Concepts and Tips for Teaching Form

Mike Lawson • String Section • June 19, 2017

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There are few aspects of playing a stringed instrument (specifically violin/viola) which feel like a natural, physically familiar, comfortable use of the body. 

It is sometimes challenging to explain and train students to relearn how to make use of their body while playing their instrument. Telling a student to “relax” an area of their body for playing is not very helpful: if they knew how, they would. I teach various stretching activities and other disciplines which both loosen and strengthen the body without strain — using whatever can help allow muscle groups become nonresistant to what is necessary for proper technique.

After all, the goal is to find a way of playing that is least taxing. I am often surprised by the way a natural progression of lessons can find students making their bodies work harder; they end up very tense. It is my job to help them find the easiest and most natural way in which to move or shape themselves to avoid unnecessary tension or gripping of the instrument. One of the phrases I find myself saying to a student is to imagine this being easier; make it as easy as you can. Watching as they attempt not to try is very informative and can guide us both to find one of the secrets to playing well.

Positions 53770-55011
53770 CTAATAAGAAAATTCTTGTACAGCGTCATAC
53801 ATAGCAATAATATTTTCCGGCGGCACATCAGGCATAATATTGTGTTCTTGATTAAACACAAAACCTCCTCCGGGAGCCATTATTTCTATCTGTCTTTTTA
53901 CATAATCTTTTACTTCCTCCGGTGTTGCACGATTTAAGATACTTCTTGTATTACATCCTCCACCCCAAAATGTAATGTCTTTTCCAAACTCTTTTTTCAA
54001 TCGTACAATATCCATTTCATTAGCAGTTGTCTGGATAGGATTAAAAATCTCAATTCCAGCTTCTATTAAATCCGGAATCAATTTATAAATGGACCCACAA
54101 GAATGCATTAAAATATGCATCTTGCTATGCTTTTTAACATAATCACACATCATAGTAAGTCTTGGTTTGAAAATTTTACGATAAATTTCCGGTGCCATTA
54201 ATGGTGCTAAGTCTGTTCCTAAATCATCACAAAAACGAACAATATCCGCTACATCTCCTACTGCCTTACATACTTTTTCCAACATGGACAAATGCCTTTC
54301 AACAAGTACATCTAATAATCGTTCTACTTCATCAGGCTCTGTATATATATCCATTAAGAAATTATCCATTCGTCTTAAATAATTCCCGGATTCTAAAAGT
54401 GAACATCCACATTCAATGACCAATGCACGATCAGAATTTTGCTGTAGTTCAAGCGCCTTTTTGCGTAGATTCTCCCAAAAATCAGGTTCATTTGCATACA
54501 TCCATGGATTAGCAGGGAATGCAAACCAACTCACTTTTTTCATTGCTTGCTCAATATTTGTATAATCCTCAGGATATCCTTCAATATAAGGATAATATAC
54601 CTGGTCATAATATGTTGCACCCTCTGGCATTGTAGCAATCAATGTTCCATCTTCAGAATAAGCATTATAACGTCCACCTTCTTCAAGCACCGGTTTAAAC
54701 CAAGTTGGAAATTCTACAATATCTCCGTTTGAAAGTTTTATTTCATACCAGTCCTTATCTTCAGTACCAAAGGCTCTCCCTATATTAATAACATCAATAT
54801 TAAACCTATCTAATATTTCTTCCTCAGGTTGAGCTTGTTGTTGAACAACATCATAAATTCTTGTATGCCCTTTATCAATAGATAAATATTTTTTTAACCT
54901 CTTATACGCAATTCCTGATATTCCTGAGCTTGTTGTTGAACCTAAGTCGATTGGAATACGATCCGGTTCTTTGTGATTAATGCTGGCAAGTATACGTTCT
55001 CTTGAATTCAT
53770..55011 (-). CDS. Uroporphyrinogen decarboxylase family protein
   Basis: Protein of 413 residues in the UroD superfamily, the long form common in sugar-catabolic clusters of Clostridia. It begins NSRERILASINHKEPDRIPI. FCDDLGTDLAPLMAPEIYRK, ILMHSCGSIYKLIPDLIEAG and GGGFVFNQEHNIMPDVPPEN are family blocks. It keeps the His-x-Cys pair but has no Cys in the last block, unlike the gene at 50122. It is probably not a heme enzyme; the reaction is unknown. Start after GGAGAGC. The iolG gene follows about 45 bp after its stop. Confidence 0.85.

It is important to determine how each student is most comfortable with tactile, or “hands-on,” learning. There are many types of feedback a teacher and student can use. With beginners, everything is new. Their lessons have significantly fundamental structure. Each lesson builds upon the one before as they learn the basics. At this level, regardless of age, I break each skill down into steps that are easy to remember. With beginners, lessons are expected to be tactile and to rely on the body’s sense of itself and the way it feels to do something very specific.

Ideally, a student should be able to use all their senses in equal measure to problem solve and find the unique way their body feels when they are executing things correctly. Some students have an “aha!” moment when I have them go limp and guide their bow stroke, slowly relinquishing control back to them. It can feel easier as it happens without conscious control. Work on a way for them to figure out how to find that feeling again when they are at home, and you cannot be there to guide them. Some have the opposite reaction when they have their body placed and movement guided; they don’t like the way it feels to give up physical control of their body. They become uncomfortable and awkward as their brain/body gives them mixed signals to process on many levels.